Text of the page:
As Palestinians and Israelis mourn the tragic deaths of their loved ones, worry for those missing or taken captive, and attempt to treat the wounded, even as violence and bloodshed continue to rage, we believe that it is necessary to assert a basic tenet of Palestinian Liberation Theology; namely, violence is never the answer.
While insisting on the essential need for justice, Palestinian Christians from all denominations have asserted the fundamental truth that war and violence are never options for the followers of Jesus Christ. He is, after all, the Prince of Peace who in the Beatitudes proclaims, “Blessed are the peacemakers, for they shall be called children of God.” Jesus also introduces us to the radical idea that those who would follow him are called upon to love their enemies, not to hate them.
Throughout history, Christians (often on both sides of any conflict) have developed a variety of theories to justify war and the killing of others. Three prominent justifications for the use of violence include:
- “Just War Theory,”
- “duty or deference to the authorities,” and
- “defense of one’s country or people.”
The vast majority of Palestinian Christians, by contrast, have followed the example of Jesus and the early church, rejecting violence totally. Such a radical stance is sorely needed as it concerns the present crisis. This is not just a theological and spiritual orientation. It is a realistic assessment that, for Israeli Jews and Palestinian Arabs, violence will never be able to provide each community with what they ultimately need. Exertions of military power to force (or “deter”) the other side into submission have proven futile.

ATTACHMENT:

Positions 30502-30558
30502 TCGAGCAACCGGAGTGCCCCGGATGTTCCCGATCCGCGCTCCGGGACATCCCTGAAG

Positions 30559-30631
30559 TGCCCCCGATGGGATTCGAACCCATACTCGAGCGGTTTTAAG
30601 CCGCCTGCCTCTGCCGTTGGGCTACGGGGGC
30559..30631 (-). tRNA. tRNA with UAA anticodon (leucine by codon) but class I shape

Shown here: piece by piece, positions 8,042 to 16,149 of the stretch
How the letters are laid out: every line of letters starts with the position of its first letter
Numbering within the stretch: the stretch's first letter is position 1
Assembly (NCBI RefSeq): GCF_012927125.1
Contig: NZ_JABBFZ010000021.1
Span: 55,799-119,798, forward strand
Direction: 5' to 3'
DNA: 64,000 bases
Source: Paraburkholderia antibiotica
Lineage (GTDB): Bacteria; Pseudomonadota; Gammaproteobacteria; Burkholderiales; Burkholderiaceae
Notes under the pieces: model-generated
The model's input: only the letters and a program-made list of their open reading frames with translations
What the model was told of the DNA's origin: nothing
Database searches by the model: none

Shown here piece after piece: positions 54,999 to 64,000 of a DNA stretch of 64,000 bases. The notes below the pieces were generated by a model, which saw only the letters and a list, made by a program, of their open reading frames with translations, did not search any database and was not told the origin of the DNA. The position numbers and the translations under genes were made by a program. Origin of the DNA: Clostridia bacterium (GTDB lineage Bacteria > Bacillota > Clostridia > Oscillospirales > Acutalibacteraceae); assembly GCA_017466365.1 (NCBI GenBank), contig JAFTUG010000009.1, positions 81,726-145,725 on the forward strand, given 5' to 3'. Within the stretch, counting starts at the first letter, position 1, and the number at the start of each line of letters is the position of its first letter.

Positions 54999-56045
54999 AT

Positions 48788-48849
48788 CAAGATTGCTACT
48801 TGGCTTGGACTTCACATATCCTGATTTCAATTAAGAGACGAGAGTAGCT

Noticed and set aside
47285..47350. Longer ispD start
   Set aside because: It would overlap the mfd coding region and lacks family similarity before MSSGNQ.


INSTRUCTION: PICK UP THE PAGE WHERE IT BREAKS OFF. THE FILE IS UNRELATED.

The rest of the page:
Given the asymmetry of power in the region, it has always been clear that violence and paramilitary force will never achieve the liberation that Palestinians seek, a reality and a truth we see confirmed in recent events.
Similarly, events on October 7 have also made clear that even the most sophisticated security technology, maintained by one of the world’s most powerful militaries, with the backing of a global superpower, cannot insulate a colonialist regime or subdue a determined people desperate for freedom, a people who are willing to tolerate extraordinary suffering at the hands of vastly superior forces, rather than accept defeat and submission.
The world may not always agree with or understand the path or logic of nonviolence. The natural, even biological, response in situations of conflict is to “fight or flight,” to double down on violence, seeking retribution and revenge. There exists, therefore, a great need for us to model an alternative response to situations of conflict and injustice. In doing so, we declare that it is indeed possible to achieve our goals and fulfill our desires through mutual agreement and understanding. Following the example of Jesus Christ, such empathy and understanding may in fact transform enemies into friends. As the Apostle Paul declares:
Do not repay anyone evil for evil. Be careful to do what is right in the eyes of everyone. If it is possible, as far as it depends on you, live at peace with everyone. Do not take revenge, my dear friends, but leave room for God’s wrath, for it is written: “It is mine to avenge; I will repay,” says the Lord. On the contrary: “If your enemy is hungry, feed them; if they are thirsty, give them something to drink. In doing this, [they will burn with shame at their misdeeds].” Do not be overcome by evil, but overcome evil with good.
As the Board of Trustees at Friends of Sabeel North America (FOSNA), we reiterate our commitment to this truth and say with conviction that there is no military solution to this problem. Both Palestinians and Israelis are children of God worthy of freedom, dignity, and security. We must pursue these aims, but we cannot use violence as a tool to pursue them. Whatever fresh horrors our opponents are committing, our response should not be violence. We must reject the tired refrain that “our enemies only understand the language of force.” Only in this way can we proclaim good news in this broken world.